Pasto

Cooking from a Portuguese perspective

Archive for the ‘Techniques and Tricks’ Category

Bacalhau

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If you know anything about Portuguese cuisine you will know that bacalhau (salted cod) is an obsession. We believe there are thousands of ways of preparing this delicious cured fish which is as close as one can get to a national dish. Here, we combine the flavourful bacalhau with a sweet roast celeriac puree and stewed leek and seaweed mix. This recipe uses the sous vide technique to highlight bacalhau’s soft and creamy texture. We prepare this recipe using the Anova but it will work with any sous vide machinery. Picture show an (optional) foam made of mussel juice and soy lecithin.

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Written by Pedro Rebelo

May 28, 2017 at 5:50 pm

Octopus Tartare/Tartaro de Polvo

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Octopus is a real Portuguese favourite. The two traditional ways of preparing this versatile and delicious mollusc are in a flavourful rice or grilled with olive oil and garlic. In any case the octopus is always boiled before any further preparation. Frozen octopus is much more reliable than fresh, in terms of ensuring the meat is tender. There are a number of methods (and myths) for boiling. Our favourite one at the moment is to boil strait from frozen for about 1 hour for a 1.5-2 kg octopus. This gives it an intense red colour and helps concentrate the taste. This tartare recipe is great for leftovers and makes a delicious starter.

Octopus Tartare

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Written by Pedro Rebelo

January 7, 2017 at 1:02 pm

Roasted Quince/Marmelos Assados

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Quince is the thing to look out for when you begin to feel those long sunsets at the end of the summer. This rather acidic, not exactly good looking fruit grows in many places around the world but is often unappreciated. For the Portuguese this is pure seasonal gold! We rush to the local markets and grab the best fruit at the best price and at the right time! Quince, marmelos in Portuguese, are the quintessencial fruit for preserves – marmelada, which became the english marmelade. The word marmelada first appeared in writing by the pen of the Portuguese bard Gil Vicente in 1521. Don’t be fooled by the story that Mary Queen of Scots, who used to eat marmelada when feeling low (who wouldn’t?), invented the word marmelada through her “Marie est malade” (Mary is sick)! In any case, this post is not about marmelada but an alternative way of preparing this delicious fruit which, I guarantee, will become the best friend of your Autumn Sunday roasts.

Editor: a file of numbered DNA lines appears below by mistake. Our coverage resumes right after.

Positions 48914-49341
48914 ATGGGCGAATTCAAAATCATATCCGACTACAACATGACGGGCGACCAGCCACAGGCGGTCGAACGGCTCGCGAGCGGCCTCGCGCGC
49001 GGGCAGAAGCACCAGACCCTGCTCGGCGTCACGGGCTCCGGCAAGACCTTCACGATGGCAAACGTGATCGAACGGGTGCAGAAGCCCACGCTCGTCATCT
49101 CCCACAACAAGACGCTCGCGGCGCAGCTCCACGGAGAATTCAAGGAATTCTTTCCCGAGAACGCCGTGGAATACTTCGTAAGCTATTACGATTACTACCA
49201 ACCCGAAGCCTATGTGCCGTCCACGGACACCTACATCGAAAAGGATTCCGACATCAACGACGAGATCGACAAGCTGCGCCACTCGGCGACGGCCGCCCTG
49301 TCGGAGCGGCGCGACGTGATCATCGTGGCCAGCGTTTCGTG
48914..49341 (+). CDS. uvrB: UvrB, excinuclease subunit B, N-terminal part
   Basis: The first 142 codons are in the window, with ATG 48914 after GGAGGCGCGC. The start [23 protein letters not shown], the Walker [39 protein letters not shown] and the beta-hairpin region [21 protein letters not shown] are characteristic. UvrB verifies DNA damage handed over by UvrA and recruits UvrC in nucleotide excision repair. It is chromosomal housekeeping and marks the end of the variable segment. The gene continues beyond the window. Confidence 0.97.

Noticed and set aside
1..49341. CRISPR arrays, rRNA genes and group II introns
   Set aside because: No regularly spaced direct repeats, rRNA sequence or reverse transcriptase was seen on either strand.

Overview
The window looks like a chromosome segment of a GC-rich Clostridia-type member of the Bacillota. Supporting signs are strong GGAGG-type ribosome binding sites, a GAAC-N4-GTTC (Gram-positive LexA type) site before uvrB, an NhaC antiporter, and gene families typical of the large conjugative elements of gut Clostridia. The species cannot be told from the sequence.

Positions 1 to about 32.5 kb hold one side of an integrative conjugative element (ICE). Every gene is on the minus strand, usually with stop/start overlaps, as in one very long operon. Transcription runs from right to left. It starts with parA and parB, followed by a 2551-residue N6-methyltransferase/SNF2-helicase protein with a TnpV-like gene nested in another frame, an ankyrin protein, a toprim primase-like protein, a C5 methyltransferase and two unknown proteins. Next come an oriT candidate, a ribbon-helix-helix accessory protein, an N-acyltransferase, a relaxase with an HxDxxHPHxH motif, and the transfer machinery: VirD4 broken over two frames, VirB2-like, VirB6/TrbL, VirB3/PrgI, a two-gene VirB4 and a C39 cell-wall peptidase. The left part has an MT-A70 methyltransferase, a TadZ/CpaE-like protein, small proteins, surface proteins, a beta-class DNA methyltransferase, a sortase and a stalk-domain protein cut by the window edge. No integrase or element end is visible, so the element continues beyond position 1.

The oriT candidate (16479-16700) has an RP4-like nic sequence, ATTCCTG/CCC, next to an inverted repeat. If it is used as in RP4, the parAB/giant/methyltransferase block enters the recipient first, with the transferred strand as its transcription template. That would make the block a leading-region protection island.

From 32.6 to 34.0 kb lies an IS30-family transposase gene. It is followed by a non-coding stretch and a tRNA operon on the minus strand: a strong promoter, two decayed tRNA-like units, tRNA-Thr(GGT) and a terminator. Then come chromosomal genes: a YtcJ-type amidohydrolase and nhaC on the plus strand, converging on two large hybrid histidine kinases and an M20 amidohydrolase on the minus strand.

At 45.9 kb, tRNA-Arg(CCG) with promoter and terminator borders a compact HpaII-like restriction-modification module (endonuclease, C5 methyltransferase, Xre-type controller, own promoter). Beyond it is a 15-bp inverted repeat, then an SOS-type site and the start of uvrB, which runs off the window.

Marmelos Assados

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Written by Pedro Rebelo

October 1, 2016 at 9:22 pm

Spanish style sauce/Molho à Espanhola

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Do not be deceived by the name; this is truly genuine Portuguese sauce even though I admit it has some Galician influences. This is the convenience sauce par excellence, traditionally used for grilled fish (in particular atlantic mackerel – ‘carapau’) although there is absolutely no reason not to use it with grilled meats or vegetables.